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Discussion Starter #1
This has just arrived.

George Stockwell case with London import marks for 1916. No picture of movement yet but it looks quite a decent quality swiss movement.

The enamel dial is original and although damaged suggests the watch does all date from that period. Its a shame its so worn that I can't read the name on the dial.

Two questions. Oris state on their site that they perfected their date pointer in around 1938 - so who made earlier examples?

Secondly, I'm looking to have the dial restored and theres a company in the UK called Lynton Dials - has anyone had any dealings with them?

POINTERWATCH1.jpg

On a side note its engraved on the back 'V J Woolley' and apparently came from an auction ten years ago in Wellingborough. There was a Dr Virgil John Woolley at Kings College Cambridge who was known in the 20's for Psychic research and debunking clairvoyants, it woul be nice to think its the same man.
 

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I suspect that there will be pocket watches with this complication but the earliest wrist watch with a pointer date I can quote is by A Hammerly of La Chaux de Fonds from 1915. At nearly the same time (1916), Heinrich Moser of Schaffhausen came up with a similar watch that also had the day-of-the-week in a small window. The earliest wrist watch with date in a window is probably by Movado (Cal. 580), also from 1915. So much for the oft-quoted assumption that the date feature was invented by Rolex.....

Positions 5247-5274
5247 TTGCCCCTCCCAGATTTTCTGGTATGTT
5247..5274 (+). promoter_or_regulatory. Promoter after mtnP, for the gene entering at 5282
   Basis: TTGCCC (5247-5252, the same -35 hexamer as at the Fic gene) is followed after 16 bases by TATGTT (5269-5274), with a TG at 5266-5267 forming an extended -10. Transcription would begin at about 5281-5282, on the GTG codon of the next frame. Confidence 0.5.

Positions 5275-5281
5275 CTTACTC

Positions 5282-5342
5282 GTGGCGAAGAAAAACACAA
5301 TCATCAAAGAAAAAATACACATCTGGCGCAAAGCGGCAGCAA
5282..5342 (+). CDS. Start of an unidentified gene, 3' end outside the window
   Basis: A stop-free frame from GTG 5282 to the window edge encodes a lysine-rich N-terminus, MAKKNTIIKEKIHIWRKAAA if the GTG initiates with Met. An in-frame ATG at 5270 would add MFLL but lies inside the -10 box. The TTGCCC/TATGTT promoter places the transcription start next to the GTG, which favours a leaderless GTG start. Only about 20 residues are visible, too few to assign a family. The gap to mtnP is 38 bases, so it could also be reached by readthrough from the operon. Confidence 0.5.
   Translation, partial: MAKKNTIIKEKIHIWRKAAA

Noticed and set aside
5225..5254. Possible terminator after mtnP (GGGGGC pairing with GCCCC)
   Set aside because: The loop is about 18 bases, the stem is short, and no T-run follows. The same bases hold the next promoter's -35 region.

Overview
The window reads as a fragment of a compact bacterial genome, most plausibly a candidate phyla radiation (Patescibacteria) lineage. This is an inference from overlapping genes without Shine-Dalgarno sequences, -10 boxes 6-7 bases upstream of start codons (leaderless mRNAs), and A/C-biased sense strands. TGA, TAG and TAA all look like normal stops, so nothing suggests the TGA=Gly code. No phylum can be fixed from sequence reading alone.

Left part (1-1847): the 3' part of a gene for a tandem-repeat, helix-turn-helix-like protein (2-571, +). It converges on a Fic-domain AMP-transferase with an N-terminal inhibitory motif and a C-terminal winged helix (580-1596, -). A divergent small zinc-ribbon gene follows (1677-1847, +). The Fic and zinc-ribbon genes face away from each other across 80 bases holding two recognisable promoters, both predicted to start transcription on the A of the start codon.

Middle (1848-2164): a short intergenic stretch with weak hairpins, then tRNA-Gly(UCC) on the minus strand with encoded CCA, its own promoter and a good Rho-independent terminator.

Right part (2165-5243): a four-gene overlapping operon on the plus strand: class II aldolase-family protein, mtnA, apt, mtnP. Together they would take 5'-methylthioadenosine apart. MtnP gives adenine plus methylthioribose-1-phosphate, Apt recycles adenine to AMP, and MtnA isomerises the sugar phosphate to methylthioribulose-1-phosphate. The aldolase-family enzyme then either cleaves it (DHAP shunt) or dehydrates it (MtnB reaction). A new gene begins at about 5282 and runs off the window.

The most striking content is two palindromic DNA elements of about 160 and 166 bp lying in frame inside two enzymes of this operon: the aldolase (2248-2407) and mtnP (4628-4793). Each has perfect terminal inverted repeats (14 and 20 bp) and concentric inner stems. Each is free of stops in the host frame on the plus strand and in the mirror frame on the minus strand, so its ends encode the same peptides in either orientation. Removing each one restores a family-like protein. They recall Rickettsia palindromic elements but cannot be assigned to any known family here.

Hartmut Richter
 

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Discussion Starter #3 (Edited)
So if the case date is correct it's not far of one of the earliest. I'll try and post a picture of the movement tomorrow to see if that helps ID. - Just checked and the date code is actually for 1920 not 1916 so still pretty early (always check your facts.).

Forgot to mention that the seller said that it didn't work, but lo and behold when it arrived I wound it a little and it ran for a few hours. It will need a service of course, but hey, for £30.00 you can't grumble.
 

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That's a really interesting watch. Well bought at that price. |>

I've not dealt with Lynton - but they look very sound. If it were mine I'd get the movement serviced first - before the dial repair - so that if, in fact, its found to be knackered money spent on the dial wouldn't be wasted.
 

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Discussion Starter #5
Cheers Marrick

I just couldn't resist it. I like the unusual stuff.

You're right of course. Get it serviced first and make sure its fine before getting the dial done.
 

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Enamel can be really hard to restore well; the "new" enamel will look and age differently then the original. Fortunately, its only in a small area. Awesome pick!
 

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An interesting and rare watch.
In the past dials such as this were repaired, badly, by watchmakers.
Nowadays, ceramic/porcelain, restorers with all their resins and pastes can
make excellent repairs, lynton dials look good.
 
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